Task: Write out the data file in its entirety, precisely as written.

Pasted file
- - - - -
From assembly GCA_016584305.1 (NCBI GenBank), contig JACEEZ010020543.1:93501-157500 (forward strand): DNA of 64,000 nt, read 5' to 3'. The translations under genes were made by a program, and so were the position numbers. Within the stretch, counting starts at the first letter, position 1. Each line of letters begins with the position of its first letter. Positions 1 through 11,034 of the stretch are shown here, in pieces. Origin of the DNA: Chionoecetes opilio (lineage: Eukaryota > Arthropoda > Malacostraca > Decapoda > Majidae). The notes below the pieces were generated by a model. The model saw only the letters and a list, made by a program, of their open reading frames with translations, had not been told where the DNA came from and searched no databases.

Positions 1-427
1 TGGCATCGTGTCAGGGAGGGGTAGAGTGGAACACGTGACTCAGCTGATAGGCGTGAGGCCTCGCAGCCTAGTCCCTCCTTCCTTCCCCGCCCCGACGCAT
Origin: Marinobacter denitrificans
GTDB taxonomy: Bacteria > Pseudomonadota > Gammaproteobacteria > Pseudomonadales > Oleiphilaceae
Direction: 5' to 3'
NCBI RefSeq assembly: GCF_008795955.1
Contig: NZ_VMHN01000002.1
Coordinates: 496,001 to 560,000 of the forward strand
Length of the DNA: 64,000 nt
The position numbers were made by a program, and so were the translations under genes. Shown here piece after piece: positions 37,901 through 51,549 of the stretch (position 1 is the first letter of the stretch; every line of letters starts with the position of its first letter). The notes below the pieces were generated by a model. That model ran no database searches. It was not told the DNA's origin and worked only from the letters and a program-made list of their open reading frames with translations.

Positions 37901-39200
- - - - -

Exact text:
From assembly GCA_016584305.1 (NCBI GenBank), contig JACEEZ010020543.1:93501-157500 (forward strand): DNA of 64,000 nt, read 5' to 3'. The translations under genes were made by a program, and so were the position numbers. Within the stretch, counting starts at the first letter, position 1. Each line of letters begins with the position of its first letter. Positions 1 through 11,034 of the stretch are shown here, in pieces. Origin of the DNA: Chionoecetes opilio (lineage: Eukaryota > Arthropoda > Malacostraca > Decapoda > Majidae). The notes below the pieces were generated by a model. The model saw only the letters and a list, made by a program, of their open reading frames with translations, had not been told where the DNA came from and searched no databases.

Positions 1-427
1 TGGCATCGTGTCAGGGAGGGGTAGAGTGGAACACGTGACTCAGCTGATAGGCGTGAGGCCTCGCAGCCTAGTCCCTCCTTCCTTCCCCGCCCCGACGCAT
Origin: Marinobacter denitrificans
GTDB taxonomy: Bacteria > Pseudomonadota > Gammaproteobacteria > Pseudomonadales > Oleiphilaceae
Direction: 5' to 3'
NCBI RefSeq assembly: GCF_008795955.1
Contig: NZ_VMHN01000002.1
Coordinates: 496,001 to 560,000 of the forward strand
Length of the DNA: 64,000 nt
The position numbers were made by a program, and so were the translations under genes. Shown here piece after piece: positions 37,901 through 51,549 of the stretch (position 1 is the first letter of the stretch; every line of letters starts with the position of its first letter). The notes below the pieces were generated by a model. That model ran no database searches. It was not told the DNA's origin and worked only from the letters and a program-made list of their open reading frames with translations.

Positions 37901-39200